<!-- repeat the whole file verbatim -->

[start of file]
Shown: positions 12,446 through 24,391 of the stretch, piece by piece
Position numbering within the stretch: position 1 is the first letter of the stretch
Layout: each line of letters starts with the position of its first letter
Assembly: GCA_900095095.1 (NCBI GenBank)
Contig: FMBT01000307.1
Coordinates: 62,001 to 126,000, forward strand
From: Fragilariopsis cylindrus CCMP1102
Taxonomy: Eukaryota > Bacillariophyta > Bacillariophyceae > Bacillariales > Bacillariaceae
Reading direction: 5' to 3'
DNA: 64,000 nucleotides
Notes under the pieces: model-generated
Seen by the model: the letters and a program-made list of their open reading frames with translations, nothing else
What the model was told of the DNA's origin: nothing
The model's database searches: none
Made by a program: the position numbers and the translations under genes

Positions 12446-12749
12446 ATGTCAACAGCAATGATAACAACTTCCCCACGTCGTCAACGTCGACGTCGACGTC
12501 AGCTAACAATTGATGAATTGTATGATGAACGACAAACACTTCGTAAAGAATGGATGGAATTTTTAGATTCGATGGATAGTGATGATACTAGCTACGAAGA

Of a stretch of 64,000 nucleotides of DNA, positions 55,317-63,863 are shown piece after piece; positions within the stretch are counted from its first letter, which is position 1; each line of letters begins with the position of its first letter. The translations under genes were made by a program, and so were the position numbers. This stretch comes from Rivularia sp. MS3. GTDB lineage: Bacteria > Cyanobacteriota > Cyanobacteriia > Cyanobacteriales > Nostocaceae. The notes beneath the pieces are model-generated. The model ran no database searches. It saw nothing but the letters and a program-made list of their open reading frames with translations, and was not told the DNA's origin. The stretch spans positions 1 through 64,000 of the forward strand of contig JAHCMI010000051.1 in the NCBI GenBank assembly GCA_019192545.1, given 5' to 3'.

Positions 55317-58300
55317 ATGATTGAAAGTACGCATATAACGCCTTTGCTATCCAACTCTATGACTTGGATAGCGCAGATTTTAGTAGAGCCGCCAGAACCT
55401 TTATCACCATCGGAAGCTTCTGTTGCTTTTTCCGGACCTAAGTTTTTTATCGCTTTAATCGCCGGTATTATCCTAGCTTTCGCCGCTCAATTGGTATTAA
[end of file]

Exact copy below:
Shown: positions 12,446 through 24,391 of the stretch, piece by piece
Position numbering within the stretch: position 1 is the first letter of the stretch
Layout: each line of letters starts with the position of its first letter
Assembly: GCA_900095095.1 (NCBI GenBank)
Contig: FMBT01000307.1
Coordinates: 62,001 to 126,000, forward strand
From: Fragilariopsis cylindrus CCMP1102
Taxonomy: Eukaryota > Bacillariophyta > Bacillariophyceae > Bacillariales > Bacillariaceae
Reading direction: 5' to 3'
DNA: 64,000 nucleotides
Notes under the pieces: model-generated
Seen by the model: the letters and a program-made list of their open reading frames with translations, nothing else
What the model was told of the DNA's origin: nothing
The model's database searches: none
Made by a program: the position numbers and the translations under genes

Positions 12446-12749
12446 ATGTCAACAGCAATGATAACAACTTCCCCACGTCGTCAACGTCGACGTCGACGTC
12501 AGCTAACAATTGATGAATTGTATGATGAACGACAAACACTTCGTAAAGAATGGATGGAATTTTTAGATTCGATGGATAGTGATGATACTAGCTACGAAGA

Of a stretch of 64,000 nucleotides of DNA, positions 55,317-63,863 are shown piece after piece; positions within the stretch are counted from its first letter, which is position 1; each line of letters begins with the position of its first letter. The translations under genes were made by a program, and so were the position numbers. This stretch comes from Rivularia sp. MS3. GTDB lineage: Bacteria > Cyanobacteriota > Cyanobacteriia > Cyanobacteriales > Nostocaceae. The notes beneath the pieces are model-generated. The model ran no database searches. It saw nothing but the letters and a program-made list of their open reading frames with translations, and was not told the DNA's origin. The stretch spans positions 1 through 64,000 of the forward strand of contig JAHCMI010000051.1 in the NCBI GenBank assembly GCA_019192545.1, given 5' to 3'.

Positions 55317-58300
55317 ATGATTGAAAGTACGCATATAACGCCTTTGCTATCCAACTCTATGACTTGGATAGCGCAGATTTTAGTAGAGCCGCCAGAACCT
55401 TTATCACCATCGGAAGCTTCTGTTGCTTTTTCCGGACCTAAGTTTTTTATCGCTTTAATCGCCGGTATTATCCTAGCTTTCGCCGCTCAATTGGTATTAA